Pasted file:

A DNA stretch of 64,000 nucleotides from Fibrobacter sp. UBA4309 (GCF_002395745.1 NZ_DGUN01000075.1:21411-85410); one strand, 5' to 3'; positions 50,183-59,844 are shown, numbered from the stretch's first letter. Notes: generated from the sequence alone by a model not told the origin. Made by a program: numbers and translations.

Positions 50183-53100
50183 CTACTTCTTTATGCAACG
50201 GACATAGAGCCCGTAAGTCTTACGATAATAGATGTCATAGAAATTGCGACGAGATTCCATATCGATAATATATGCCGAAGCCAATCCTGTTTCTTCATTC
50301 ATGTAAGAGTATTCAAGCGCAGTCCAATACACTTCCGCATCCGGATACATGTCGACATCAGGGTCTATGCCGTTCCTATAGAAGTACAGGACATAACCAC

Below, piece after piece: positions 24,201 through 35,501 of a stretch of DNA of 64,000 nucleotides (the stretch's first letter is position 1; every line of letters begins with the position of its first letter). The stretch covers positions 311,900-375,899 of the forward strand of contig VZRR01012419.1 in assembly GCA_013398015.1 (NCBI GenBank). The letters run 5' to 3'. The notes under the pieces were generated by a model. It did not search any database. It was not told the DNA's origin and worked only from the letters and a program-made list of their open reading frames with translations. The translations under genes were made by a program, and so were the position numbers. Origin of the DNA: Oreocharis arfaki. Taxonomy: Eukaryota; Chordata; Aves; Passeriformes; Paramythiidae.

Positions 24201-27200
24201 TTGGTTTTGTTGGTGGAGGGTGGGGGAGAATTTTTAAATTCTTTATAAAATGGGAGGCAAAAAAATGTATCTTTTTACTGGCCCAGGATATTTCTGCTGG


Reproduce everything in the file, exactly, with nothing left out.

A DNA stretch of 64,000 nucleotides from Fibrobacter sp. UBA4309 (GCF_002395745.1 NZ_DGUN01000075.1:21411-85410); one strand, 5' to 3'; positions 50,183-59,844 are shown, numbered from the stretch's first letter. Notes: generated from the sequence alone by a model not told the origin. Made by a program: numbers and translations.

Positions 50183-53100
50183 CTACTTCTTTATGCAACG
50201 GACATAGAGCCCGTAAGTCTTACGATAATAGATGTCATAGAAATTGCGACGAGATTCCATATCGATAATATATGCCGAAGCCAATCCTGTTTCTTCATTC
50301 ATGTAAGAGTATTCAAGCGCAGTCCAATACACTTCCGCATCCGGATACATGTCGACATCAGGGTCTATGCCGTTCCTATAGAAGTACAGGACATAACCAC

Below, piece after piece: positions 24,201 through 35,501 of a stretch of DNA of 64,000 nucleotides (the stretch's first letter is position 1; every line of letters begins with the position of its first letter). The stretch covers positions 311,900-375,899 of the forward strand of contig VZRR01012419.1 in assembly GCA_013398015.1 (NCBI GenBank). The letters run 5' to 3'. The notes under the pieces were generated by a model. It did not search any database. It was not told the DNA's origin and worked only from the letters and a program-made list of their open reading frames with translations. The translations under genes were made by a program, and so were the position numbers. Origin of the DNA: Oreocharis arfaki. Taxonomy: Eukaryota; Chordata; Aves; Passeriformes; Paramythiidae.

Positions 24201-27200
24201 TTGGTTTTGTTGGTGGAGGGTGGGGGAGAATTTTTAAATTCTTTATAAAATGGGAGGCAAAAAAATGTATCTTTTTACTGGCCCAGGATATTTCTGCTGG